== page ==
This notion of "sin," like the common concept of "human nature," is yet another expression of something that is not at all transcendent, unchanging and unchangeable, but on the contrary is historically and socially conditioned and is viewed differently in different eras and different societies and among different social groupings and classes within the same society.

Aristotle insisted that the concept of happiness did not apply to slaves, any more than to animals, but certainly the slaves of that time (if not the animals) did not agree with this. And in the more recent past, owners of slaves and upholders of slavery in the southern U.S., who invoked these arguments by Aristotle as justification, no doubt viewed "the nature" of the slaves, and of themselves, very differently than the slaves did.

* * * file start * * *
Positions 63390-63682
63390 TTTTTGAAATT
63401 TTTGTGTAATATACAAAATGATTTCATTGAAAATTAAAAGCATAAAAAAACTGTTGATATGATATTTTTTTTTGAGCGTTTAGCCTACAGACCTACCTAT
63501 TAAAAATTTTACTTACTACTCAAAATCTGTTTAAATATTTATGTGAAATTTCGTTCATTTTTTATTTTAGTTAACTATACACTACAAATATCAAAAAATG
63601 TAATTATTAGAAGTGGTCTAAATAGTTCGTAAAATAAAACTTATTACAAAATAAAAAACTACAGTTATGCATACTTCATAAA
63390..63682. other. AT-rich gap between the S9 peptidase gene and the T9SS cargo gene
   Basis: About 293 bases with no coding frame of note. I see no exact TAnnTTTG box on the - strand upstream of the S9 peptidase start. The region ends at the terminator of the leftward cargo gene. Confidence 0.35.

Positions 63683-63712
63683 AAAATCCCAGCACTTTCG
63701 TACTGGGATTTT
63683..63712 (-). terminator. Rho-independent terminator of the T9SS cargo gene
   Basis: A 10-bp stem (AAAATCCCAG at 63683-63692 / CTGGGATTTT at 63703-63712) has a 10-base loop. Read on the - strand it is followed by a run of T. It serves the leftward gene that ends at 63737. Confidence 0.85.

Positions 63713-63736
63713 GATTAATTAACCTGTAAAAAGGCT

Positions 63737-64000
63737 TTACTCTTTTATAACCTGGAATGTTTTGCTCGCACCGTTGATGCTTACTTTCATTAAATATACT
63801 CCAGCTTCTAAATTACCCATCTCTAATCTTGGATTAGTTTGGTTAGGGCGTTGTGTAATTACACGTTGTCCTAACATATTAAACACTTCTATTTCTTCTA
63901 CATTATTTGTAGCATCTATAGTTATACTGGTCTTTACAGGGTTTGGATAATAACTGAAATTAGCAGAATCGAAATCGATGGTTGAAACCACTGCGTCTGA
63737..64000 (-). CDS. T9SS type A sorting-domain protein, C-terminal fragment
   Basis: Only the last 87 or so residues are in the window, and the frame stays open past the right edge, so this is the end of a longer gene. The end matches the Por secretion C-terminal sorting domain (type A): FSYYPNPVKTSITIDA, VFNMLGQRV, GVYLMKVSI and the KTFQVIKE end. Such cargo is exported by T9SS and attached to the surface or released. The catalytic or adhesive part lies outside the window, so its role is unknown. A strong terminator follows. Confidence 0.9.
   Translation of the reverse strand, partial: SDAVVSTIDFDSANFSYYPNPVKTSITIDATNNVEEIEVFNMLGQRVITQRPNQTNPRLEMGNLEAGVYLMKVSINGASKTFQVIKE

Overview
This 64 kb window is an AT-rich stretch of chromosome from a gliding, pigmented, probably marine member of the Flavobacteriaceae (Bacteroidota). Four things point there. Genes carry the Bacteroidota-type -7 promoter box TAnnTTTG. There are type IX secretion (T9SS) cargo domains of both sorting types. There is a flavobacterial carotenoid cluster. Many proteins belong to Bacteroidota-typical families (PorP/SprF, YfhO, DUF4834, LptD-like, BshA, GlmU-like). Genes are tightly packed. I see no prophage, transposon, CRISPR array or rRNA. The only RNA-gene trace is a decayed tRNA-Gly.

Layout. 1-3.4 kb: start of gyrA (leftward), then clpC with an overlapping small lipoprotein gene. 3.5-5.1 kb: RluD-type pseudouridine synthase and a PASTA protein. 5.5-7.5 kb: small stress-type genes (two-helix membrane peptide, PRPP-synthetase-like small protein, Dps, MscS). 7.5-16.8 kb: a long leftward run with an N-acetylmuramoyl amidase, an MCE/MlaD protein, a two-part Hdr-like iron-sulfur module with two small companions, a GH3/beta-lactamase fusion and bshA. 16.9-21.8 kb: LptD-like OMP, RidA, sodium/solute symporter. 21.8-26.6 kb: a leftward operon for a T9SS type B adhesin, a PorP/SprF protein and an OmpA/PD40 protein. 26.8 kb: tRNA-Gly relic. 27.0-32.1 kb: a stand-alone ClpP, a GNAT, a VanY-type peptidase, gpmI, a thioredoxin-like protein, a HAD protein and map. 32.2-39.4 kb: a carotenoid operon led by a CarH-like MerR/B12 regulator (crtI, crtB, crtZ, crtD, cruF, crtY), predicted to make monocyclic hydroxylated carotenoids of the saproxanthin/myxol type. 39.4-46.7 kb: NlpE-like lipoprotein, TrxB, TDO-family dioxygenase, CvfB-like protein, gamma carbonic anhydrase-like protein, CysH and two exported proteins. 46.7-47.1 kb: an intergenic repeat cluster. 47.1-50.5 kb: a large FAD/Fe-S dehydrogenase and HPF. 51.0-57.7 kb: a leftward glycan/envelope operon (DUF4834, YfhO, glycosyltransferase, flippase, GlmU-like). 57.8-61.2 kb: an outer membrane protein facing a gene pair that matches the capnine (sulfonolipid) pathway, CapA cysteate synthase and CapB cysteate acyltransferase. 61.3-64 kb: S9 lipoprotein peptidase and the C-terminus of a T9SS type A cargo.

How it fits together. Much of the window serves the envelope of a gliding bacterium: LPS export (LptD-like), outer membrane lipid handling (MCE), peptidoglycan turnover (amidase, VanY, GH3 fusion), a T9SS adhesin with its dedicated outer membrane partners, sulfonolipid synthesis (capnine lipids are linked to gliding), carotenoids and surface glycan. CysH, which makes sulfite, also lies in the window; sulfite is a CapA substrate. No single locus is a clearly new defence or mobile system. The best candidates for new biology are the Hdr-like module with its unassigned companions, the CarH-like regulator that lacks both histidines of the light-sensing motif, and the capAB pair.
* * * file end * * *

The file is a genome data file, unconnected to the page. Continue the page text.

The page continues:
Today, in most parts of the world, it is no longer considered "natural," or in conformity with "human nature," to have slavery, but this is because of changes in the productive forces and corresponding changes in the production relations of society, and not because of changes in "human nature"; or, perhaps it is better to put it, as Marx did, that these changes in "human nature" were brought about on the basis of changes in social productive forces and production relations and the attendant changes in the political and ideological superstructure of society ("all history is nothing but a continuous transformation of human nature").